Nature lovers were able to experience what life is like on an RSPB reserve, which is home to nesting seabirds.
The old night hide from Coquet Island, off the coast of Amble, went on show in Gateshead, as part of the Baltic’s Creative Conservation event.
The structure was re-erected in the venue as the centrepiece of the event, which was held during the recent half-term holiday.
The week included a live webcam feed of the nesting roseate terns on the island and of the breeding kittiwakes on the Baltic building, plus themed art activities for youngsters.
But the big draw was the hide, which for 10 years sheltered wardens on the RSPB reserve during 24-hour watches to guard against egg thieves.
The hide – which has been replaced on the island by a new, bigger one – was made by award-winning blacksmith Stephen Lunn, from Red Row, and mimics the appearance of the lighthouse on Coquet Island.
The 6ft-by-6ft structure includes a metal wood-burning stove in the shape of a clam shell, also made by Stephen, who is a volunteer on the island.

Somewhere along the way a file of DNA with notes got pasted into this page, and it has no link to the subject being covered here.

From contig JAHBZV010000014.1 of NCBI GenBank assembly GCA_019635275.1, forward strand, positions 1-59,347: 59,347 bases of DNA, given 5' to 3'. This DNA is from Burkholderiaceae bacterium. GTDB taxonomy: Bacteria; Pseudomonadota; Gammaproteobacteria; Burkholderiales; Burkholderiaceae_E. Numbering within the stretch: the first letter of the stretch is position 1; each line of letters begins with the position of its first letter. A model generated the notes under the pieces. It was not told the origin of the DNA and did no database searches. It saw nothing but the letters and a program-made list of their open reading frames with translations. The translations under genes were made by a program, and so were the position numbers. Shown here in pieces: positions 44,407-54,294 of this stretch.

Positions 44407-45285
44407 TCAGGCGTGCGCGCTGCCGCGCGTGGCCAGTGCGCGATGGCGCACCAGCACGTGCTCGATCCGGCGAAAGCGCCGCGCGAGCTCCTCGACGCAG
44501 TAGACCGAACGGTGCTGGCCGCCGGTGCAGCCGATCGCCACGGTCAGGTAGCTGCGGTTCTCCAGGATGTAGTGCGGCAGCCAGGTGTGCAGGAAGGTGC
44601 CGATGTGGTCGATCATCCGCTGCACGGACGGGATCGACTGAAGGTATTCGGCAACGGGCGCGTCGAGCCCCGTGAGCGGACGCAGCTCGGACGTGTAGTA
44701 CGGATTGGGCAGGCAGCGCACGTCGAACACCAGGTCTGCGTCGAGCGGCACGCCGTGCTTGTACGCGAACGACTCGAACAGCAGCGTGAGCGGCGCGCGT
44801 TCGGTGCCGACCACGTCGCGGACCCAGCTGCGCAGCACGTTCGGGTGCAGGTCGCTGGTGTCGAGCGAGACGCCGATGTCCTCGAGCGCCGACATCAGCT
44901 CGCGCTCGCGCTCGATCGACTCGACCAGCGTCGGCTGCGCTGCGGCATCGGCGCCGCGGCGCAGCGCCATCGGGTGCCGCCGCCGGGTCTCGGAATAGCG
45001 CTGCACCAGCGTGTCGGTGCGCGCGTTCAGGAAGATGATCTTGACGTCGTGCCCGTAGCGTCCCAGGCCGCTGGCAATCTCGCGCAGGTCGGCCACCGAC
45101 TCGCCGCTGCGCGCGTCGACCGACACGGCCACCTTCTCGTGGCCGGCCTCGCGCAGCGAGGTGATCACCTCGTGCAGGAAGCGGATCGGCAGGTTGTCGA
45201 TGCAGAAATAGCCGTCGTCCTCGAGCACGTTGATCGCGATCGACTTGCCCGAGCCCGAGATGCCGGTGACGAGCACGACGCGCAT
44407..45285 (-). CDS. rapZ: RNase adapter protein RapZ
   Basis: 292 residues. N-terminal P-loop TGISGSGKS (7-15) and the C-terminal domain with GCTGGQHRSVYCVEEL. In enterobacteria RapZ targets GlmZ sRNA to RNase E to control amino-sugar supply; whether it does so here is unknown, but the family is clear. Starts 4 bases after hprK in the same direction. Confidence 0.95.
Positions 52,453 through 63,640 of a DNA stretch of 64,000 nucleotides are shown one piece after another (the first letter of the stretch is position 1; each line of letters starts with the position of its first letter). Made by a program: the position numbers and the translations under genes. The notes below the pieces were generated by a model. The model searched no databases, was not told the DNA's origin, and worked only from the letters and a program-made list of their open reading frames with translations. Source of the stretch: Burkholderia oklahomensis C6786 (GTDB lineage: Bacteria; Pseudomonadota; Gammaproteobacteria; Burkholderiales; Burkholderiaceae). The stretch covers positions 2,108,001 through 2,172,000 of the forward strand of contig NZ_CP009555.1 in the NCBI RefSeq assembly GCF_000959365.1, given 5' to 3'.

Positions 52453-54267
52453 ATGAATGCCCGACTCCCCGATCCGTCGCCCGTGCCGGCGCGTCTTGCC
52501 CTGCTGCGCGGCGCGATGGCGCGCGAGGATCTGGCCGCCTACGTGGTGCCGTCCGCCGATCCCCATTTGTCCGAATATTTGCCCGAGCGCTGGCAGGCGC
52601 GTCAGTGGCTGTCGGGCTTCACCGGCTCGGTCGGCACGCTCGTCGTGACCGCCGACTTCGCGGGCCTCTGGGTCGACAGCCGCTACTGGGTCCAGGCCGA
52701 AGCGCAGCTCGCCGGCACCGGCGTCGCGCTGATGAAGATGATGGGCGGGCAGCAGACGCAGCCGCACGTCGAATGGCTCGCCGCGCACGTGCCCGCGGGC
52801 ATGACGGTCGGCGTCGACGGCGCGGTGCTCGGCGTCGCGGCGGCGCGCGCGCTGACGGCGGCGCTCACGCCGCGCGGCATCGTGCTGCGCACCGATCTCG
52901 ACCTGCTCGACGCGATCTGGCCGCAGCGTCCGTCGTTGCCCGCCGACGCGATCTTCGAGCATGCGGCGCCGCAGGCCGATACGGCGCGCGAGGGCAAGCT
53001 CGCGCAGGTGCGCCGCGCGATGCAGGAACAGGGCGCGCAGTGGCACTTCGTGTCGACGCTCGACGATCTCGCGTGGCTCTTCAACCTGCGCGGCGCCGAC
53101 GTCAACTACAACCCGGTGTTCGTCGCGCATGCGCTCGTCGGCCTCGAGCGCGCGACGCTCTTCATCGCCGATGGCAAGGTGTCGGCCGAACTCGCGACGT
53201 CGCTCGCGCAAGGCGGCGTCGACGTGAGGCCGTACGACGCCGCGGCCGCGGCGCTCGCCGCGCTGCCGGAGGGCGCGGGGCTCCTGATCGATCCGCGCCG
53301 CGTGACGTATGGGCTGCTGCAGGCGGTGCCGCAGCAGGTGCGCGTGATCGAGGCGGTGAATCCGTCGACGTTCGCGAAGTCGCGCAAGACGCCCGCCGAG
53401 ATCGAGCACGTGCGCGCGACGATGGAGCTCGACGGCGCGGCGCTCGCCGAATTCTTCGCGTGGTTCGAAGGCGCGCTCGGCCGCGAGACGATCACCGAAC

Over the years, the hide gathered items such as a lighthouse top and a glass disco ball which reflected the light at dusk and dawn to signal the start and end of the overnight watching shifts.
The hide had its first taste of celebrity status 18 months ago when it was transported by warden Wesley Davies to London to feature in a Migration Festival at The Forge arts and music venue in Camden. And it also proved popular at the Baltic.
Wesley said: “The old night hide was installed at the Baltic to give people a taste of what life is like on the island. The old hide gave us 10 good years of service and we hope the Baltic is not its last foray.”
The live webcam feed will run for the next few months at www.rspb.org.uk/coquetlive